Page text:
The agreement, which had been intended by the Bank to be a model for resource management in Africa, stipulated that ten percent of Chad's direct oil revenues would be placed in a fund to benefit future generations, and that 80 percent of its royalties and dividends would be allocated to the "priority sectors" of education, health and social services, rural development, infrastructure and environment and water management. The Bank's aim was to prevent the diversion of oil revenues to corruption and militarization, as has occurred in the past in Africa.
The December 2005 parliamentary measure, which passed by a vote of 119 to 13, altered the agreement by eliminating the fund for future generations, adding state security and administration to the priority sectors, and doubling the percentage of royalties and dividends directed to non-priority sectors.
Officially, the measure reflected N'djamena's budgetary crisis, which has resulted in a wave of labor actions and failure to pay civil servants, and which had already caused a suspension of loans from the International Monetary Fund (I.M.F.) in 2005. More importantly, opposition figures and civil society groups noted that Deby wanted to free up funds to contain the resistance groups and to organize his forthcoming presidential campaign.
N'djamena responded to the Bank's suspension with a plea for reconsideration and an insistence on its sovereign right to revise the agreement. Bank president Paul Wolfowitz replied that N'djamena had acted within its rights, but so had the Bank, creating a stand-off. Deby held off from signing the measure into law until January 12, 2006, but now that he has done so, neither side is likely to budge. The Bank does not want to set a precedent that will undermine its policy of trying to diminish corruption and remediate poverty, and Deby appears to be willing to sacrifice development aid in return for ready cash.
With disaffection with Deby's regime on the rise, Chad's political class fractured and petrodollars a tempting prize for all contenders for power, the country's cycle of instability is gaining momentum for another rise toward a peak. At present, a war with Sudan does not appear to be imminent, but the possibility for one should not be discounted. More likely is a repeat of past instances of regime change, especially if the fragmented resistance groups are able to forge their united front and the May 2006 presidential election is perceived to have been rigged.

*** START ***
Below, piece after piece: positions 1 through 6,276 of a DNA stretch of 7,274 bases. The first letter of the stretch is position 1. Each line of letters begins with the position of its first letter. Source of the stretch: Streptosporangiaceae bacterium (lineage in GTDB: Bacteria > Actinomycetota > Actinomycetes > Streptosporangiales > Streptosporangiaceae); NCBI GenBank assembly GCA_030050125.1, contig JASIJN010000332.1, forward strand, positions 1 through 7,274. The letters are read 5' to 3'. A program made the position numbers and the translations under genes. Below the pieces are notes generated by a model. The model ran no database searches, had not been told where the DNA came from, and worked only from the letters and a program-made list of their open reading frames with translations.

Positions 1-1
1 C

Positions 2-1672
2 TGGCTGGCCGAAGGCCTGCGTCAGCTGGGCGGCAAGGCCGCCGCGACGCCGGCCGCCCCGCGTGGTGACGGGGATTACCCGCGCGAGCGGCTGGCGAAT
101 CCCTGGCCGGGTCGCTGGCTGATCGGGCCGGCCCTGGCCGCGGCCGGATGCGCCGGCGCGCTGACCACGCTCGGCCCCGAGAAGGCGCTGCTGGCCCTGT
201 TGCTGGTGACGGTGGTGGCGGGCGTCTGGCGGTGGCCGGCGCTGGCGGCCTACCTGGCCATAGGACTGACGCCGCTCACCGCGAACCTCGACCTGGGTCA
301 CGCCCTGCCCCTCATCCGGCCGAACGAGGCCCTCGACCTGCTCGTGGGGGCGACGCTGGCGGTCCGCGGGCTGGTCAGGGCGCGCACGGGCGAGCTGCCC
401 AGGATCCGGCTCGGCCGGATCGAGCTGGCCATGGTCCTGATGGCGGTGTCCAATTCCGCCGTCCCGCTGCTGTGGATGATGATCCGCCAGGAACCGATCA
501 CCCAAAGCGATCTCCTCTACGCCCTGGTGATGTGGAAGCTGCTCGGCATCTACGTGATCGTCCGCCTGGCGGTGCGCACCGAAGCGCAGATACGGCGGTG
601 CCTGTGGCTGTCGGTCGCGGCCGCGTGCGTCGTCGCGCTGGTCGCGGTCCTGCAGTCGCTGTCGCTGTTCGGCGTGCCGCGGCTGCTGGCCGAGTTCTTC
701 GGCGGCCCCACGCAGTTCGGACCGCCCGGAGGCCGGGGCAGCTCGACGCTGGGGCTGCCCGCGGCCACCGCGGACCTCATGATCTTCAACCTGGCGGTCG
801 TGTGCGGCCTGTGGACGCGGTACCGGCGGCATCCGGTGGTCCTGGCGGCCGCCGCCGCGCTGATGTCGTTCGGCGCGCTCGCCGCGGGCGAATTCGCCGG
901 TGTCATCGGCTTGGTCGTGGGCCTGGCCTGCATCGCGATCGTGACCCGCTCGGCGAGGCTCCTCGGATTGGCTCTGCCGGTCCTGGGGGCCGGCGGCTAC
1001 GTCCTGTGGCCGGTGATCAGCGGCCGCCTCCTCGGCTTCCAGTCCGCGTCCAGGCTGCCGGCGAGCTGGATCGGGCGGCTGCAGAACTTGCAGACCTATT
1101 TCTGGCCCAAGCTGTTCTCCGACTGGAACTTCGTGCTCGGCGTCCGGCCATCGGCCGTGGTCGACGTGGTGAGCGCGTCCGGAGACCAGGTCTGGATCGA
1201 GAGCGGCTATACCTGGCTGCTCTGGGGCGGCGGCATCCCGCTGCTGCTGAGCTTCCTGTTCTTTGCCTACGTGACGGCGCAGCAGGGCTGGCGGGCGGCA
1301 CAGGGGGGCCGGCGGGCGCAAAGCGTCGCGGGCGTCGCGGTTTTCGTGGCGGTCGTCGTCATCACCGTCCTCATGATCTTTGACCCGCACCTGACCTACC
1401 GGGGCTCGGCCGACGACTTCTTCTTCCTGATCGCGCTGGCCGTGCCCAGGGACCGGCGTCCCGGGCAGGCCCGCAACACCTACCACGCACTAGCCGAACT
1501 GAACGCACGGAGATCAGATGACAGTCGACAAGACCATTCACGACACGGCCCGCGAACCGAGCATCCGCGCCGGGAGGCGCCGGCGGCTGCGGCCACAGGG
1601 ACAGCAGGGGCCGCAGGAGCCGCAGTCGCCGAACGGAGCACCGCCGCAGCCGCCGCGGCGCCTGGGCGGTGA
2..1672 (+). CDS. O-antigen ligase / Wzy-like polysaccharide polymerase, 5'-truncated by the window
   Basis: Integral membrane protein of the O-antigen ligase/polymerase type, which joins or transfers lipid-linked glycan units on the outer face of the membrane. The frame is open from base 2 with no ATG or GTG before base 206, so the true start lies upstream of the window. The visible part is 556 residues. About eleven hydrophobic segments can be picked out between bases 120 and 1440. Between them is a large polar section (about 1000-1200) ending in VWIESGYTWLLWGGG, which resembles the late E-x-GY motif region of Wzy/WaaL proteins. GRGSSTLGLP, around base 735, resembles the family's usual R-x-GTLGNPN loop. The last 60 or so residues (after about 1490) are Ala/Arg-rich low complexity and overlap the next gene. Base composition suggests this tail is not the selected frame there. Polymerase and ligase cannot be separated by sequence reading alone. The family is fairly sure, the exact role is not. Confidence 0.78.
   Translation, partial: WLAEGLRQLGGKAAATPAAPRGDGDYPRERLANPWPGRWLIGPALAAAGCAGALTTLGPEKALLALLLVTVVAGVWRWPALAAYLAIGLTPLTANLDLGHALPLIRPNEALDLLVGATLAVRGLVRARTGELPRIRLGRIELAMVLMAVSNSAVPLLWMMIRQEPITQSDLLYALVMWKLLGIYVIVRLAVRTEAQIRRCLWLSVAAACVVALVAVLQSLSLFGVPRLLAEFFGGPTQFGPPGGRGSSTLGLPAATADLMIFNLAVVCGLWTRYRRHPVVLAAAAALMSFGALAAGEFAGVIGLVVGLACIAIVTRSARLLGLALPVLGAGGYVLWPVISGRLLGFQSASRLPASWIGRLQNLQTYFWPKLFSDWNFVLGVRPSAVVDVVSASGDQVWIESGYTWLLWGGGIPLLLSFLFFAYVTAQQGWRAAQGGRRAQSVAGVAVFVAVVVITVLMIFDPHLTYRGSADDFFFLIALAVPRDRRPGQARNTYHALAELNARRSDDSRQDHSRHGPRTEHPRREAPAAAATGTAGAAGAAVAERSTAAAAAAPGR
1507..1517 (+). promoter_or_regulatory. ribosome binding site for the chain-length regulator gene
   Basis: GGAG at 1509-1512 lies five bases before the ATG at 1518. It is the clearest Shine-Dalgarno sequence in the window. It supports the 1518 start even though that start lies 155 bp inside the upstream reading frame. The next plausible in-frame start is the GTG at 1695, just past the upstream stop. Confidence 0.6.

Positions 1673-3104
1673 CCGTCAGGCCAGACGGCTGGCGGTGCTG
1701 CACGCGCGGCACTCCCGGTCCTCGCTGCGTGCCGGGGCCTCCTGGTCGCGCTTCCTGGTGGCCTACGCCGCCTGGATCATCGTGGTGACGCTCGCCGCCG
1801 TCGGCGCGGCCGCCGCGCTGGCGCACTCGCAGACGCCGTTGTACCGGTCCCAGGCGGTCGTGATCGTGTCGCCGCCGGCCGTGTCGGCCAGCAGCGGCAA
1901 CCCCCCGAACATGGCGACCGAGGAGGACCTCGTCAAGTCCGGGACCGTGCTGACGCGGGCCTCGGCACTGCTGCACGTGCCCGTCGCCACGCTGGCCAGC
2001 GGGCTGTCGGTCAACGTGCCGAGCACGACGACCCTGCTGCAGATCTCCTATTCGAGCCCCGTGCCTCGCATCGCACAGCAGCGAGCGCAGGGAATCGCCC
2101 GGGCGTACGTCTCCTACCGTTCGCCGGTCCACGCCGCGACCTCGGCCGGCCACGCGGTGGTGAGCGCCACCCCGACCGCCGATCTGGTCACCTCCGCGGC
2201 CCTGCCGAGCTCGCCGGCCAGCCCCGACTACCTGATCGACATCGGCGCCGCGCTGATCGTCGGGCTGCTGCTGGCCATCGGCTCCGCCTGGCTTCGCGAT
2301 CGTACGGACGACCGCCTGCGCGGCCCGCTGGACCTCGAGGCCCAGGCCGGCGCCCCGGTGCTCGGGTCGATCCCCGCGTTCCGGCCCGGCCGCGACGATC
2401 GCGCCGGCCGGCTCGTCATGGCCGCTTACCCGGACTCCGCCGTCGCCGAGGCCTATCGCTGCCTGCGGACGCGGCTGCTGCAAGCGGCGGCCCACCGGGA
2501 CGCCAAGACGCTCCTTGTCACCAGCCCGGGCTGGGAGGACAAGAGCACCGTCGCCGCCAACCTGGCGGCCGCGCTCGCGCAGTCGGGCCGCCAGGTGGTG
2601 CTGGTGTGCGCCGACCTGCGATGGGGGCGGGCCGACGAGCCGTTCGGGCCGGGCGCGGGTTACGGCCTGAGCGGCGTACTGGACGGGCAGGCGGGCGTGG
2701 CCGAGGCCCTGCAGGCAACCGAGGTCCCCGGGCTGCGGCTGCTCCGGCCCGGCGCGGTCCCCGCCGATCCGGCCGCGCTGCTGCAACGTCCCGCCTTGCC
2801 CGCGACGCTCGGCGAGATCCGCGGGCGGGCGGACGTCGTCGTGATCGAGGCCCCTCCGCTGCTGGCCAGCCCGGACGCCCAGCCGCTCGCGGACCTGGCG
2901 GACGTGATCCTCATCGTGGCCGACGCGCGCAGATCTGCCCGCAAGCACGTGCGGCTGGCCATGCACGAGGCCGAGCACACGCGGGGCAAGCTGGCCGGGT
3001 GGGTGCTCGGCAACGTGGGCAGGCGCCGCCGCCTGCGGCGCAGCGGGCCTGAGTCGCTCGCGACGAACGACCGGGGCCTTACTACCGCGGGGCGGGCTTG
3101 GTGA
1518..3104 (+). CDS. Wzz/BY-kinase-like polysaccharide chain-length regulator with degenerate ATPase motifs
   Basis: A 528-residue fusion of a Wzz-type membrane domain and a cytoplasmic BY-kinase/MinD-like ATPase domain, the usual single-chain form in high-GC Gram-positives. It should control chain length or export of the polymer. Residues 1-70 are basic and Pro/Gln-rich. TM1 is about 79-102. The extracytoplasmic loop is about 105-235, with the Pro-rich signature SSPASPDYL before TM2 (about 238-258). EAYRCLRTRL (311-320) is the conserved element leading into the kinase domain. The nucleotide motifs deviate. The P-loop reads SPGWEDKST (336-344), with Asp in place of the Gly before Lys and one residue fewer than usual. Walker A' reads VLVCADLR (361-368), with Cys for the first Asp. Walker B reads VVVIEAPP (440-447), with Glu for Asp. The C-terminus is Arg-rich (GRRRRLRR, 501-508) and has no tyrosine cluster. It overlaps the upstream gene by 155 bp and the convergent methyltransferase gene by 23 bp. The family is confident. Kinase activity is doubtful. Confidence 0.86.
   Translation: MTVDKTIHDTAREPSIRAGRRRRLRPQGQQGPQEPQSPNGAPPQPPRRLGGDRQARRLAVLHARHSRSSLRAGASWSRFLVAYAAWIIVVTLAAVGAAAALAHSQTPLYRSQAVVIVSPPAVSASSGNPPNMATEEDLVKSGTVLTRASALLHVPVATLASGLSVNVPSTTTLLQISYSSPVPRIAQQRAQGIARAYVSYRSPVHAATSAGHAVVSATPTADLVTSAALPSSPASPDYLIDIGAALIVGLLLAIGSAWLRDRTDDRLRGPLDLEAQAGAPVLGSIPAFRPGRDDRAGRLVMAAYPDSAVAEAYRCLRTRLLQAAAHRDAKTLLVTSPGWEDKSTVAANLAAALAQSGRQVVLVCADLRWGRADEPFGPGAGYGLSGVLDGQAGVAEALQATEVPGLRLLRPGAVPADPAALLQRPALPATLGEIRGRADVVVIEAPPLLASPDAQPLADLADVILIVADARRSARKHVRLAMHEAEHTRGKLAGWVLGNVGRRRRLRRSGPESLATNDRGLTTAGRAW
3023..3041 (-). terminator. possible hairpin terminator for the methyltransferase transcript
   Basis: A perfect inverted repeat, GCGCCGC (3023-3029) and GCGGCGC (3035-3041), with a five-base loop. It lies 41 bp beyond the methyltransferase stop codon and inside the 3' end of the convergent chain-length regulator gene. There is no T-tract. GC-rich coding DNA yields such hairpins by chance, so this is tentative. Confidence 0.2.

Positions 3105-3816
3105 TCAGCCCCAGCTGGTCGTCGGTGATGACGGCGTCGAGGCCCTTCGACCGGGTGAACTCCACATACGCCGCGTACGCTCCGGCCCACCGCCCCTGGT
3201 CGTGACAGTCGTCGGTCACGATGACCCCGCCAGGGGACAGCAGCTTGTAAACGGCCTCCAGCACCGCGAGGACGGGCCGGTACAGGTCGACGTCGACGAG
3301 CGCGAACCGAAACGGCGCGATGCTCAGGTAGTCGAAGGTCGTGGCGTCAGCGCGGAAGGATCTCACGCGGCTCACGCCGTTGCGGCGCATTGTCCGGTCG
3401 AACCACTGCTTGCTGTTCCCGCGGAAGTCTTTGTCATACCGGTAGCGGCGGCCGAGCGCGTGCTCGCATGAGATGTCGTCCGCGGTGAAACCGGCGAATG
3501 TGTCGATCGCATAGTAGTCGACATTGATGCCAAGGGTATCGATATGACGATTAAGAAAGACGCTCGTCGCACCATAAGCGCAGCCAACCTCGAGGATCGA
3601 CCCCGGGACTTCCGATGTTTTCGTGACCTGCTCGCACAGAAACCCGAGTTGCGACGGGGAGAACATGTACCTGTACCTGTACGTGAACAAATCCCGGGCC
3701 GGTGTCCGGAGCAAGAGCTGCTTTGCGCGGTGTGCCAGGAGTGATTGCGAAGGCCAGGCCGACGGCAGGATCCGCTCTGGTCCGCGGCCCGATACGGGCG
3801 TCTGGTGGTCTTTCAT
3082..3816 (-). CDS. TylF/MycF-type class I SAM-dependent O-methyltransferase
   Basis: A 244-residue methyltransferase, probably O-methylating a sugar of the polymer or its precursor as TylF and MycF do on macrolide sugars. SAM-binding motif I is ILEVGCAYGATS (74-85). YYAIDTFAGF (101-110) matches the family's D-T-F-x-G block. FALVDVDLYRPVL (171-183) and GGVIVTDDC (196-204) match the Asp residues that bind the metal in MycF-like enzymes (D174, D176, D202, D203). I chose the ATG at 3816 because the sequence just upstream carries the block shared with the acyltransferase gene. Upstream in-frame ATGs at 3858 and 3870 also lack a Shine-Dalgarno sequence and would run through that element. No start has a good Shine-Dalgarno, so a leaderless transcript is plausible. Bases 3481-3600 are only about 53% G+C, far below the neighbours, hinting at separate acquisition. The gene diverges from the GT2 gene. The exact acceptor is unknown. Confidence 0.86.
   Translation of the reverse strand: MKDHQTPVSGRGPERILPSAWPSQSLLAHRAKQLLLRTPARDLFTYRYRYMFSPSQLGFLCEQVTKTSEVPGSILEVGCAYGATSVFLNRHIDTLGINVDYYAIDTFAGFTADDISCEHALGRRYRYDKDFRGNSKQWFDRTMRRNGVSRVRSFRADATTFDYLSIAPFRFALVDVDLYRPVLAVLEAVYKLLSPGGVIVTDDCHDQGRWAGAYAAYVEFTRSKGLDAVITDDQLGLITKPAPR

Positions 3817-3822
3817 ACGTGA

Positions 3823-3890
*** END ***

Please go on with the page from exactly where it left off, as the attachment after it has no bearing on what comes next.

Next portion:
Under any probable scenario, Chad's oil industry does not appear to be vulnerable or to be threatened with nationalization.
Aware that Chad faces the stress of more than 200,000 refugees from Darfur on its soil and that it might become a failed state and a breeding ground for Islamic revolution if it is allowed to collapse, Western donor states are unlikely to follow the World Bank and I.M.F. in pulling the financial plug. Indeed, they might, as Wolfowitz has suggested, step up their aid.
Chad's basic problem is not of its own making, but is the result of its colonial legacy which has left it with a pattern of violent regime change that shifts power from one faction and strongman to another, but that does not take on ideological or structural import. Nothing in the present situation suggests that the basic pattern will be broken by the achievement of a coherent political community or the imposition of a comprehensive dictatorship, whether or not Deby is able to fight his way out of the corner and hang on to his waning power.